Let’s say you live in the country and your only transportation is a horse.  But your horse bites and often tries to brush you off on trees and rocks.  After a particularly bad smack into a tree, you curse the horse and decide the sell it.  You ask the neighbors who might have a horse to sell.  They are unaware of horses for sale and it is really not the right season to buy a new horse.  So the need comes up for you to ride into town and you climb upon your horse, because it is all you have and you need it then.  Your sentiments about your horse have not changed.

In the night someone steals your horse.  Your neighbor finds you jumping up and down yelling.  He asks you what is wrong and you tell him about your missing horse.  He counters that your response is illogical as you hated the horse and should be glad that it is gone.  You explain to him that he clearly misses the point as right now you have to get into town for an emergency.  James Comey is that horse.

Congress and the Dangerous Lesson of Paint Splatters

By Bob Ferris

There is a picture that my wife hates (see above).  She was setting out to do some touch-up painting on the exterior of our house on a warm and sunny day.  But when she opened the paint can the heat had pressurized it and she was sprayed in the face.  Now all should know that I share this photo again publicly at great risk to myself.  I do that willingly because I think the message that needs to be sent to Congress is much more important than the domestic tranquility that I might temporarily (hopefully) compromise.  So here goes.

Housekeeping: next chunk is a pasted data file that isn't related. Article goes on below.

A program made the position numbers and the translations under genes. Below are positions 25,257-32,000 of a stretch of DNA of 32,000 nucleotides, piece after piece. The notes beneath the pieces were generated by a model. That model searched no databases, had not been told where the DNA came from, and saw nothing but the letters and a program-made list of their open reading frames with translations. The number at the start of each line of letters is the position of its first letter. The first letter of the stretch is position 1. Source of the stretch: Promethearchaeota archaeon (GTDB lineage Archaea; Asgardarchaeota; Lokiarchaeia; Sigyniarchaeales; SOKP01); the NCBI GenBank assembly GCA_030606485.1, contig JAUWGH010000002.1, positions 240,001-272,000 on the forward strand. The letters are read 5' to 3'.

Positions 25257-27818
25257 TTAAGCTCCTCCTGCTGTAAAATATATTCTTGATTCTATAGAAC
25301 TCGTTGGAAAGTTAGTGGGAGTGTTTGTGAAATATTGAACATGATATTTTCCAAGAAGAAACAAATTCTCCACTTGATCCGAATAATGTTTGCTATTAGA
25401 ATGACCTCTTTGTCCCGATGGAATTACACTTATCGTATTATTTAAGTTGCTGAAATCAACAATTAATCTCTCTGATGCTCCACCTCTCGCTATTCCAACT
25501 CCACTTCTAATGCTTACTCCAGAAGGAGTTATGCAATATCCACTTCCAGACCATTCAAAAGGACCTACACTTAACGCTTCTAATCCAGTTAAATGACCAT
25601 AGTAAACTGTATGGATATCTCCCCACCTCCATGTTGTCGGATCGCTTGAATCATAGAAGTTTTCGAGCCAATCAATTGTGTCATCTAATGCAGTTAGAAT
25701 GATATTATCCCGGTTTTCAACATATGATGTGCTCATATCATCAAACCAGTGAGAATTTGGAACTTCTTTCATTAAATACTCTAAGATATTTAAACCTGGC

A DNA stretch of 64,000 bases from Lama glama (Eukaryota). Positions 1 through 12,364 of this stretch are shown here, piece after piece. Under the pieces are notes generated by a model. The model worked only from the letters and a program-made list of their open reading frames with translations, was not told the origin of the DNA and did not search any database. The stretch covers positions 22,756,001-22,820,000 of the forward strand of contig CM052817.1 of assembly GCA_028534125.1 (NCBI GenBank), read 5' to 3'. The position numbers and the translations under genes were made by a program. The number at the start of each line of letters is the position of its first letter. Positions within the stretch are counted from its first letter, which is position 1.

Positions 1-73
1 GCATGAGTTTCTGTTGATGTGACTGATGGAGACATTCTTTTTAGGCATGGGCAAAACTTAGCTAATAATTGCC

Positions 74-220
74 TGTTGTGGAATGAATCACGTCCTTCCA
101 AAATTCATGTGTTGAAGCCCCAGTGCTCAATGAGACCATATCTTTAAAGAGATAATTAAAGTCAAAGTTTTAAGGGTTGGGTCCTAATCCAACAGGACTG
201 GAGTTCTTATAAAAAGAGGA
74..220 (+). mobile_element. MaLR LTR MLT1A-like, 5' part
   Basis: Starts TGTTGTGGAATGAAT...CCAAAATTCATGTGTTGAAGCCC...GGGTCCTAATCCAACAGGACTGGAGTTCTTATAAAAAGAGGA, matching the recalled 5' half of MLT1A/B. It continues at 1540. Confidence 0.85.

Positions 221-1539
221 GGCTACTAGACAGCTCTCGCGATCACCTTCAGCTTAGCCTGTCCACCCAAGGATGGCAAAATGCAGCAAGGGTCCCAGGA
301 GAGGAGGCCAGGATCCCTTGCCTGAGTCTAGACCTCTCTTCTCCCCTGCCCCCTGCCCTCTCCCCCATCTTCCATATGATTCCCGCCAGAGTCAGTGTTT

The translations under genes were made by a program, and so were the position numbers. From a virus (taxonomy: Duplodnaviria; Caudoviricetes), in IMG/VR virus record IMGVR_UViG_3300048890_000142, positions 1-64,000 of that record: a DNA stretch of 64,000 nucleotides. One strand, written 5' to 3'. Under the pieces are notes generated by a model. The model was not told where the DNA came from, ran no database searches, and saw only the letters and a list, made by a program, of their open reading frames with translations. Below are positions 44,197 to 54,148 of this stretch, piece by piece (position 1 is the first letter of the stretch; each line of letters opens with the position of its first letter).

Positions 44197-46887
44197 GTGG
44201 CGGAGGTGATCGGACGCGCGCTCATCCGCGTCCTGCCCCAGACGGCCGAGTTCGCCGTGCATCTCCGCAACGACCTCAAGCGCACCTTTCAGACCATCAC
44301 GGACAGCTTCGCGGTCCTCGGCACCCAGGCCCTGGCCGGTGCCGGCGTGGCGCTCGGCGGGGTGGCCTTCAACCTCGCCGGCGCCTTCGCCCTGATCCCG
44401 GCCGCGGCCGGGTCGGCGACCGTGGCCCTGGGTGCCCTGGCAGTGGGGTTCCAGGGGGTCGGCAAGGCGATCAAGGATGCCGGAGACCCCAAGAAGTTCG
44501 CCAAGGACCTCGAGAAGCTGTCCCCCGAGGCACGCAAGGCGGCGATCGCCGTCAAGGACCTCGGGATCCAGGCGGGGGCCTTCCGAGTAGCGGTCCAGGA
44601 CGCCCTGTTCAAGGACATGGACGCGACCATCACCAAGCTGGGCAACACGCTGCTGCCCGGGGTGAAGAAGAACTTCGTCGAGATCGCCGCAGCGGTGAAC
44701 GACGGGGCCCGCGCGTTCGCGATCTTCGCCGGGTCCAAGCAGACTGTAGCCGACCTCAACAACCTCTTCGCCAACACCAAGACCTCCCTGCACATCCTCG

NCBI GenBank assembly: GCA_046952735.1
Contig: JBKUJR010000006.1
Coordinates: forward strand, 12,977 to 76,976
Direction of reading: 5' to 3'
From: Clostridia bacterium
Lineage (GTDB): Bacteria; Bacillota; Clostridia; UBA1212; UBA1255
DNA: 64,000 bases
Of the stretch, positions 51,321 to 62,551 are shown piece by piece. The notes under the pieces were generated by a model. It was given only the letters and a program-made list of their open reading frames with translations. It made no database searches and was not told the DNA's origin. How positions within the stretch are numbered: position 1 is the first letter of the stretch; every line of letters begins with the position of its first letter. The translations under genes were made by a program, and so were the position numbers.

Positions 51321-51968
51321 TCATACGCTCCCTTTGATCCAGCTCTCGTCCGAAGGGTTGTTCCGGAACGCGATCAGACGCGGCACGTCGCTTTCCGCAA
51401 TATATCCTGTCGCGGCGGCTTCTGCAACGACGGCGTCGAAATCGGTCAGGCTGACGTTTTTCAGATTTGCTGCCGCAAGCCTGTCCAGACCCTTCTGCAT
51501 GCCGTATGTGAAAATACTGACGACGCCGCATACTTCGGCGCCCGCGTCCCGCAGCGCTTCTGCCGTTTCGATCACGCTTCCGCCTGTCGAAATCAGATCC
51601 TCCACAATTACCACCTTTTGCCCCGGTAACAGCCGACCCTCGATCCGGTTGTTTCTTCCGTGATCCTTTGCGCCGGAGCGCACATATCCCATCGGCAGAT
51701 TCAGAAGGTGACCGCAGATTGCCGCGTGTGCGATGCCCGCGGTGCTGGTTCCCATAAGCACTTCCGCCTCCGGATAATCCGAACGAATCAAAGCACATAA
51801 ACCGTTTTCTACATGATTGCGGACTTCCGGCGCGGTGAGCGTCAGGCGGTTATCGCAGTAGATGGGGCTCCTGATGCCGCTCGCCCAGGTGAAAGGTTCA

Let me start by saying that anyone who is paying even the least bit of attention understands that the Congressional investigations of the Trump and/or Russia cluster of confusion to-date have been embarrassingly partisan and ineffective.  And I am not just talking about the near-term.  How come Congress did not do something about this while it was happening?  Why did so very few Members of Congress complain publicly about this obvious intrusion? Where were all Congress’ actions to protect our democracy from this obvious foreign attack?  And if Congress wants to say they did not see it happening or did not have the powers to prevent this, that would be truly, truly sad indeed—particularly since France seemed able to do it so well.

The American public can be patient if they feel the train in heading in the right direction.  But here is the thing…the Grand Juries (1,2,3,4).  Now there is another train (or perhaps trains) being driven by those in the Judiciary.  And here is where we come back to my wife’s picture.  That is what Congress will look like if the Judiciary comes into the station before those in Congress.  And deservedly so as those in Congress will seem either incompetent or complicit.  Not really any in-between space here.